Operation Linda Nchi:Caroline Lang'at (right), 23, from Nakuru Phyllis Semo (left), 23, and another soldier doing surveillance in the fight against the Al-Shabaab group in Somalia on November 11, 2011., a photo by Pan-African News Wire File Photos on Flickr.
24 September 2012
Last updated at 13:14 ET
Kenyan Amisom soldier kills six Somali civilians
Kenyan troops intervened in Somalia a year ago
Six civilians have been shot dead by a Kenyan soldier advancing towards the al-Shabab stronghold of Kismayo, the Kenyan army has confirmed.
The soldier has been detained pending an investigation, it said, noting the incident followed a militant attack.
Somali army spokesman Adan Mohamed Hirsi earlier told the BBC it had been "a deliberate killing".
Meanwhile, the Hizbul Islam group has announced that it is leaving the al-Shabab militant organisation.
BBC Somalia analyst Mohamed Mohamed says it is a significant setback for al-Shabab, following recent military defeats.
Kenyan troops intervened in Somalia a year ago after a spate of cross-border attacks blamed on the al-Qaeda-linked al-Shabab.
Kenyan forces went into Somalia in October 2011 in response to what the government perceived to be an increased threat to its own national security.
Small-scale bombings and grenade attacks inside Kenya were becoming more frequent, and kidnappings by gangs of pirates operating out of Somalia were harming the tourist industry.
Kenya's involvement appears to have been partially successful. There have been fewer reports of kidnappings. But the number of bombings has, if anything, increased, though there has not been the large-scale retaliation some had feared.
It is the first time in its history that Kenya has sent troops into a foreign country in anger.
Kenyan forces are now officially integrated into the African Union force, known as Amisom.
But co-ordination with Amisom has not always been smooth. The Kenyans have sometimes been perceived as unco-operative and impetuous, operating in the south of the country, independently of central command in Mogadishu.
It was the first time Kenyan troops had been sent abroad, except as peacekeepers.
Sunday's shooting happened about 50km (30 miles) from Kismayo, the largest city still in militant hands.
Mr Hirsi condemned the killings and asked the Somali government to take action.
"This incident is very hurtful," he told the BBC's Somali service, saying a group of young men were shot outside a shop in the village of Janay Abdalla.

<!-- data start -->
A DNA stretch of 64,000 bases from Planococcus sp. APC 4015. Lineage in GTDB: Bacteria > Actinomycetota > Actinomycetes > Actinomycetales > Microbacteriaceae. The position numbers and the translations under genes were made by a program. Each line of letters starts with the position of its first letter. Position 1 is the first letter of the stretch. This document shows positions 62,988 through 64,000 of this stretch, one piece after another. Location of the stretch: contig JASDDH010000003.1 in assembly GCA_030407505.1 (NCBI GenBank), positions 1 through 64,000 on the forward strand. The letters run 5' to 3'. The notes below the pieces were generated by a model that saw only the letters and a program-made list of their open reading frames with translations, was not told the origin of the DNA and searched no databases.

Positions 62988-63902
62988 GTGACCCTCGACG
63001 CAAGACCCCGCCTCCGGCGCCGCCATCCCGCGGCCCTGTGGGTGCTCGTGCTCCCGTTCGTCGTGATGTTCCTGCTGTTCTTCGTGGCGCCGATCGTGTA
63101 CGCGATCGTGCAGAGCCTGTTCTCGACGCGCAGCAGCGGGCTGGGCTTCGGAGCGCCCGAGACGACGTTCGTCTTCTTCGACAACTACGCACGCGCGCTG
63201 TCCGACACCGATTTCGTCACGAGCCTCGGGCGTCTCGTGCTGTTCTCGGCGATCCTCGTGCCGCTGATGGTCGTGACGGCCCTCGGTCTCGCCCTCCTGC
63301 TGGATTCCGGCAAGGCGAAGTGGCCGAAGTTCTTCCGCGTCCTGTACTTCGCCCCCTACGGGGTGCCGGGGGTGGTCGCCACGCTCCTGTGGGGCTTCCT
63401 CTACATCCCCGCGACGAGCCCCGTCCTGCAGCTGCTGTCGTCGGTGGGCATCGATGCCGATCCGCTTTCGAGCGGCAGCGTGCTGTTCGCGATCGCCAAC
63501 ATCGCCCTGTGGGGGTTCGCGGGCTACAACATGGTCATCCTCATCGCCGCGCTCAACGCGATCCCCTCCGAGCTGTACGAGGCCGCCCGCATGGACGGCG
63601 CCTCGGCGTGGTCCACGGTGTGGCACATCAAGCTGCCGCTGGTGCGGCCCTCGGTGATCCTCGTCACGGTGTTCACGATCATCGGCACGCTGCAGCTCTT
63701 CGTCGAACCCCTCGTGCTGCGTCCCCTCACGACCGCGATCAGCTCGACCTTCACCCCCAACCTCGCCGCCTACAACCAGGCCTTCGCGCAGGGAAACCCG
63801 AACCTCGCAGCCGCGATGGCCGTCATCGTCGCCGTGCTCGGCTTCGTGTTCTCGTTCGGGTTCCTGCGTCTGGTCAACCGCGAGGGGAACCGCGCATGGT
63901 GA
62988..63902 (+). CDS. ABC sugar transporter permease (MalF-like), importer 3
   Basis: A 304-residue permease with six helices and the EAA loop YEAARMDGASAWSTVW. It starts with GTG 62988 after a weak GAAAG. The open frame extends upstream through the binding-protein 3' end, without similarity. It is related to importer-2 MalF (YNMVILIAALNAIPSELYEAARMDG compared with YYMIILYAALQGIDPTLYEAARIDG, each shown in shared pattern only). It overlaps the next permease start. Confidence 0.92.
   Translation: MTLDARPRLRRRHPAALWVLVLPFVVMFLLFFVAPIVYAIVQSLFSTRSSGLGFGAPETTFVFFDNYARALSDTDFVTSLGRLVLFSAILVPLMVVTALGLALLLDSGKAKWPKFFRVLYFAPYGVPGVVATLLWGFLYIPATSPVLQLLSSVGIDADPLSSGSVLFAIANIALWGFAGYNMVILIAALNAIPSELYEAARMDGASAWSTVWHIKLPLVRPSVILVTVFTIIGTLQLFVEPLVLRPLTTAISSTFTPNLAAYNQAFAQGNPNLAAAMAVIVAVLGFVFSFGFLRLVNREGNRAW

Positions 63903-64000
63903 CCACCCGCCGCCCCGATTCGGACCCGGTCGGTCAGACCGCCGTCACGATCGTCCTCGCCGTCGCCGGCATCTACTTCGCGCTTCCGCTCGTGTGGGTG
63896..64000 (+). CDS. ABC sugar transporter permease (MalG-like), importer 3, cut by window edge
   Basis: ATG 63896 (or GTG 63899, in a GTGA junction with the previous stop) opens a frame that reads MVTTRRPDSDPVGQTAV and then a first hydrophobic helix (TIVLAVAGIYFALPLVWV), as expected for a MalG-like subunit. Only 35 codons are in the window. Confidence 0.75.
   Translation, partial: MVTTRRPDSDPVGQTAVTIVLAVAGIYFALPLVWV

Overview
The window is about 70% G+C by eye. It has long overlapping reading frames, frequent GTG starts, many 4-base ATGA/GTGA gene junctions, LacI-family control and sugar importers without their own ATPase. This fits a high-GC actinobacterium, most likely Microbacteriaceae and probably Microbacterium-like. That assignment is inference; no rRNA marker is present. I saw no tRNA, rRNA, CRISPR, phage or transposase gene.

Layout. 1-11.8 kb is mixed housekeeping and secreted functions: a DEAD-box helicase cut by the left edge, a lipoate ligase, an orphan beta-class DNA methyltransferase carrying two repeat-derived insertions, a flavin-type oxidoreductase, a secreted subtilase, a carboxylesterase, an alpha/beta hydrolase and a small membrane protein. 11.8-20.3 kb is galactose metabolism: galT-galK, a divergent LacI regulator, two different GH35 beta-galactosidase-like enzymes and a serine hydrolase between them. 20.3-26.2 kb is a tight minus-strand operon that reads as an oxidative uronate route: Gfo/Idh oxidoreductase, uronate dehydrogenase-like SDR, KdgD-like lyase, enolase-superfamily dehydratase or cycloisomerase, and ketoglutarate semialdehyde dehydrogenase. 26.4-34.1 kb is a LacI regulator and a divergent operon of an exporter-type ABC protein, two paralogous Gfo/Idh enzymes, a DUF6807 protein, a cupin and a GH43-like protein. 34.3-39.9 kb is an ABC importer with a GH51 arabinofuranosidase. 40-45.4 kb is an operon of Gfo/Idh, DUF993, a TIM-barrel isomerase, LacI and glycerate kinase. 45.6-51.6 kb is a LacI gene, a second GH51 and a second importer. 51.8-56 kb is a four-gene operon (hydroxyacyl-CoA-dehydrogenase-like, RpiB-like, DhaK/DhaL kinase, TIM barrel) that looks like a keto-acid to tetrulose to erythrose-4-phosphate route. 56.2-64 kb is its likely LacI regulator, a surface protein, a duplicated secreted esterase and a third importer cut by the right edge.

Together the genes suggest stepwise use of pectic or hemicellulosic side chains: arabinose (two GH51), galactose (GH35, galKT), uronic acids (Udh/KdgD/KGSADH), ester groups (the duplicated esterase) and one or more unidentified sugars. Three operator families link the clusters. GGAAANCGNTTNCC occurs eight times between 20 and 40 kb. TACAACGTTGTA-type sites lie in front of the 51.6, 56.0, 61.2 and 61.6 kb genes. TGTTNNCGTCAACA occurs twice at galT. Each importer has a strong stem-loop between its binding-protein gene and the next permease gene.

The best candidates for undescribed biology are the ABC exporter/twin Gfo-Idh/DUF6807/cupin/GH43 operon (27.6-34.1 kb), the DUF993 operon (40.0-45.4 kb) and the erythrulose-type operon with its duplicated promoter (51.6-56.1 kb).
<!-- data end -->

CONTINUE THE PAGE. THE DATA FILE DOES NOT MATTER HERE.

They were reportedly queuing to buy sugar.
In addition to those killed, two civilians were seriously wounded, Mr Hirsi said.
Kenyan military spokesman Col Cyrus Oguna said the incident happened shortly after al-Shabab militants attacked Kenyan soldiers who were escorting people to collect water from a well in the village, killing five civilians and one soldier.
"Later on in the day, several people approached KDF [Kenya Defence Forces] defensive positions, where a KDF soldier allegedly opened fire killing six people," he said in a statement.
"The soldier was disarmed and has since been put on guarded seclusion," he said, adding that appropriate action would be taken after the investigation.
Col Oguna said the Kenyan operations in Somalia should not be judged by this "unfortunate incident" and that the "utmost care and concern for civilian safety" were taken.
BBC East Africa correspondent Gabriel Gatehouse says Kenyan forces have in the past been accused of causing civilian deaths in Kismayo by shelling al-Shabab targets from ships operating off the coast.
Some 10,000 people have fled Kismayo in the past week, the United Nations refugee agency estimates.
Al-Shabab has been forced out of the capital, Mogadishu, and several other towns over the past year but still controls much of the countryside in south and central Somalia.
However, it still stages frequent attacks.
On Saturday, gunmen shot dead a member of Somalia's new parliament in Mogadishu.
Mustafa Haji Maalim was gunned down after leaving a mosque in the southern Waberi district following evening prayers, witnesses said.
The dead lawmaker was the father-in-law of former President Sharif Sheikh Ahmed, and is the first parliamentarian to be targeted since a new 275-member assembly was selected in August.
No-one has so far claimed the attack, though al-Shabab has previously vowed to kill government officials.
On Thursday, a double suicide attack in Mogadishu targeting a restaurant recently opened by Somalis from the diaspora killed 18 people.
Hizbul Islam spokesman Mohamed Moalim told the BBC that his group still wanted the African Union mission to leave Somalia but welcomed the new president and parliament as a "positive development".
He said the split was due to long-standing ideological differences, such as his group's opposition to the use of foreign jihadis.
The two forces merged in 2010, following bitter clashes.
Since the overthrow of President Siad Barre in 1991, Somalia has seen clan-based warlords, Islamist militants and its neighbours all battling for control.
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